"The West, particularly the US, has always wanted governments aligned with its neo-colonial vision in Bangladesh, India and Pakistan. Behind this is the US agenda of militarily encircling China—something for which it continues to use India-China border conflict caused by a British-era contentious demarcation of territories—and its desire to control what the Pentagon calls the "Indo-Pacific" in which they are gradually including the crucial Bay of Bengal and Arabian Sea," Tanmoy Ibrahim, Delhi-based researcher and Geopolitical analyst told Sputnik.
Moreover, he pointed, "A very common trend that is visible in Bangladesh and Pakistan is that they, unlike before, don't want to be cowed by the West and want to have multilateral engagement. Bangladesh's bid for BRICS membership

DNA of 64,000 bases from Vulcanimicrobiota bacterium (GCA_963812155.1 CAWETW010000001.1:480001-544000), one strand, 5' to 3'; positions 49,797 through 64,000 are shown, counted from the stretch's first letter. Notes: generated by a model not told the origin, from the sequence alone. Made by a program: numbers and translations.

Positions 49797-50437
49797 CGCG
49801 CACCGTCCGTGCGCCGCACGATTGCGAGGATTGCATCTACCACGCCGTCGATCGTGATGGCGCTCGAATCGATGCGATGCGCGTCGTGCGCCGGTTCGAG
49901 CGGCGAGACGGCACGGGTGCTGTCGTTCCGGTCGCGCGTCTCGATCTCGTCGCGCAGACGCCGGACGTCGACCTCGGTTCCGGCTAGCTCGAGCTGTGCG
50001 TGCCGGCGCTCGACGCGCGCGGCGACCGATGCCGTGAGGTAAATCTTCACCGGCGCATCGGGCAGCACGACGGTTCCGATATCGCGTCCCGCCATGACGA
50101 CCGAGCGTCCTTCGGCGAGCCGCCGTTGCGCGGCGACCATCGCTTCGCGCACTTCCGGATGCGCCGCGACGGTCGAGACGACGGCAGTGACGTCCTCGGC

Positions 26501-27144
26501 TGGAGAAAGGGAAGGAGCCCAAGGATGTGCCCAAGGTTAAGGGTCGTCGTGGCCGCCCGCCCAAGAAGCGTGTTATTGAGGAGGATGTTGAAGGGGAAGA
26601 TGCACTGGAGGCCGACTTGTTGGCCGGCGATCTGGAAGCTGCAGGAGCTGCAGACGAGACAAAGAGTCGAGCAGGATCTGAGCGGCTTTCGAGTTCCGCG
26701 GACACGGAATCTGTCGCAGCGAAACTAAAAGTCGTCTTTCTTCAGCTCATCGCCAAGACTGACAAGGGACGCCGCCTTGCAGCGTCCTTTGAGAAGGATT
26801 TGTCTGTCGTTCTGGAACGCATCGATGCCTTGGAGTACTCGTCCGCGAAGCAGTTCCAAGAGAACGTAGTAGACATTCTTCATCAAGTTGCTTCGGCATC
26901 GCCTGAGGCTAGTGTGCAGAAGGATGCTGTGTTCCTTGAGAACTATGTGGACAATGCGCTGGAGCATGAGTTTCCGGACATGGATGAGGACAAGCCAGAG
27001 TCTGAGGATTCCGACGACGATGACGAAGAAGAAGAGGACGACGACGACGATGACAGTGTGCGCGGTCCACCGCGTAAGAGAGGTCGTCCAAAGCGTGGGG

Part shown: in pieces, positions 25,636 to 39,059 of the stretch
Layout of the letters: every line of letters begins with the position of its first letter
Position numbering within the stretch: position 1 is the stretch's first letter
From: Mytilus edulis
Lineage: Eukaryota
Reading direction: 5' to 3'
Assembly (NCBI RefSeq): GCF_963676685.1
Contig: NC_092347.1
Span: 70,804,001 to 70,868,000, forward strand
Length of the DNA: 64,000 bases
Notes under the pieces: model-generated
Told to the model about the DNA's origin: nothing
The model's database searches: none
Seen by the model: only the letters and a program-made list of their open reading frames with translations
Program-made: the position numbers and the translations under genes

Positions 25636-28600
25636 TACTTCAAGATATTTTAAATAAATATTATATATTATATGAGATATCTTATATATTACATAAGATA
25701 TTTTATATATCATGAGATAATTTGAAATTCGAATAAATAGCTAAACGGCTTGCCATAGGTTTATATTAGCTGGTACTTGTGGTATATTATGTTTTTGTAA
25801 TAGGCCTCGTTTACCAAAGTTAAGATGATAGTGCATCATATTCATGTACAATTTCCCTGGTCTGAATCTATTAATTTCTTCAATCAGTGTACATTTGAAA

and Pakistan's engagement with the SCO are quite visible examples of it. India, the bigger power among them, is also finely balancing its engagement with other countries independently, prioritising its national interest, which is visible from its engagements in BRICS and SCO on the one hand and the US-led anti-China military bloc named QUAD
on the other."
"The US seeks to influence the governments of Bangladesh, Pakistan, and India to advance its geopolitical agenda. It aims to oust governments friendly with China and Russia and install regimes aligned with its interests. The US has a history of interfering in the region's politics to further its own goals, including using influential figures to push a pro-Western narrative. The ultimate aim is to leverage the Indian subcontinent as a strategic asset in its rivalry with China and Russia," he concluded.